Amazon.com Product Description (ISBN 0140369678, Paperback)
From Publishers Weekly
Siegal takes up where she left off in Upon the Head of the Goat, the Newbery Honor book that etched on readers' minds the fate of Hungarian Jews under the Nazis. Now Hitler's thugs have fled Bergen-Belsen in 1945, leaving Piri Davidowitz, her sister Iboya and the other prisoners to be freed by the British army. Piri is starving and critically ill, sent to a hospital to recover and, after a long time, released to go with Iboya to Sweden. The girls find work and Piri believes she has found a home with gentle people she calls Mamma and Papa. She falls in love, too, and it's hard for her to decide, finally, to sail with Iboya to a new life in the U.S. The book ends aboard ship where Piri and a young man, Fritz, are conversing. He exonerates all the Germans, blaming only Hitler ("with his sick brain") of complicity in the murders of 11 million people. It's stunning to compare Fritz's posture to the British liberators' outrage and grief at witnessing the conditions in the camp, the dead and dying victims of the glorious Third Reich.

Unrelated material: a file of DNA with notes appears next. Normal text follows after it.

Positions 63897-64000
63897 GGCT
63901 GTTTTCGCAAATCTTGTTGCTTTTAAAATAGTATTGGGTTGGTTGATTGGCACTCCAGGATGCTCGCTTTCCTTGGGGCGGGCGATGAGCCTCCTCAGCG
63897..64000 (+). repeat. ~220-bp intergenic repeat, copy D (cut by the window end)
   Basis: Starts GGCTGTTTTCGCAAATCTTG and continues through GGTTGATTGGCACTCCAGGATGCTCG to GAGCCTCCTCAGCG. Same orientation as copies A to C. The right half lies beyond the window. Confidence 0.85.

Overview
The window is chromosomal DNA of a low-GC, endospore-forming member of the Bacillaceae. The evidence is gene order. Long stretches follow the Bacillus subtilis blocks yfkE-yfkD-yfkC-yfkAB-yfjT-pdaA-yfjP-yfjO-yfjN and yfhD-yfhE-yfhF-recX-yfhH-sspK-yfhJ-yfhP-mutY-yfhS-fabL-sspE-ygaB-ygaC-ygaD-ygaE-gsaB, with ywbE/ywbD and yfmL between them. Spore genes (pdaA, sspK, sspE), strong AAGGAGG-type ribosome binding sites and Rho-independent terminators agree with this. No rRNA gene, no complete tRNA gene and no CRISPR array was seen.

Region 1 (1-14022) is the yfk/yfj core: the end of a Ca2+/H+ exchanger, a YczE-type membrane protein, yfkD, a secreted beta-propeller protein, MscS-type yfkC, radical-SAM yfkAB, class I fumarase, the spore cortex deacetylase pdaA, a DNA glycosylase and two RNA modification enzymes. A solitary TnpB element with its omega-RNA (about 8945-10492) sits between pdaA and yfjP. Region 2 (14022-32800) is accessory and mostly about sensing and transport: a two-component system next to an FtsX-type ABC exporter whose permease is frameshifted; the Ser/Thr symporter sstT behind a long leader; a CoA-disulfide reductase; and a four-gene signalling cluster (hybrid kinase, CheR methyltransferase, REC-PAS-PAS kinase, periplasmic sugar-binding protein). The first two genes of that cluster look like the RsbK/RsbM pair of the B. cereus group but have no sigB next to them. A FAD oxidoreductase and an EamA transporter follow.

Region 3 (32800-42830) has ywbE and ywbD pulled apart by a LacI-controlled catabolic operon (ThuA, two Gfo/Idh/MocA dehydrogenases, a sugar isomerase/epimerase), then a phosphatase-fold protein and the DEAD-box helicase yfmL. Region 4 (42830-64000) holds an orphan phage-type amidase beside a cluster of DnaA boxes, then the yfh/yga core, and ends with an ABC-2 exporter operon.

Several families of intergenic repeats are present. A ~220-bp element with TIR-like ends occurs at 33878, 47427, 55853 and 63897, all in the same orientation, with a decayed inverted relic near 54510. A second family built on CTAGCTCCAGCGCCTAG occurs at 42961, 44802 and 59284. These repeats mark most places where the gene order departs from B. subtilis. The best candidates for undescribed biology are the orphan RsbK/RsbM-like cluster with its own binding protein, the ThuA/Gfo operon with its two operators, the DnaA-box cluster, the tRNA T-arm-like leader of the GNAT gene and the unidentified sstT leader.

Copyright 1985 Reed Business Information, Inc.
From School Library Journal
Grade 8 Up The author of Upon the Head of the Goat: a Childhood in Hungary 1939-1944 (Farrar, 1981) continues her autobiography in this outstanding description of the years just after the war. The book opens on the eve of the liberation of Bergen-Belsen and recounts Piri's experiences as a patient in a Red Cross hospital; as a student in a Swedish school for refugees; and as the adopted daughter of a loving Christian family in the Swedish countryside. Piri has survived in large part because of the support of her older sister, Iboya. Siegal emphasizes the bond between the two sisters and between them and their fellow survivors as they search for remaining friends and family and attempt to rebuild their lives. The book concludes poignantly, as Piri and Iboya leave their new friends in Sweden for America, where relatives they've never met await them. The narrative gracefully interweaves political and philosophical issues with universal adolescent concerns. One major theme, for example, is the search for identity, which is expressed among the various survivors through Zionism, assimilation and religion. In Piri, the trauma of losing her family, home and way of life is exacerbated by the normal problems of burgeoning adulthood. Some readers may be confused by the many people and places who are mentioned but not identified , but Siegal's strong characterizations, perceptive observations and compelling storytelling more than make up for this weakness. A moving, thought-provoking story. Ruth Horowitz, Notre Dame Academy Girls High School Library, Los Angeles
Copyright 2002 Reed Business Information, Inc.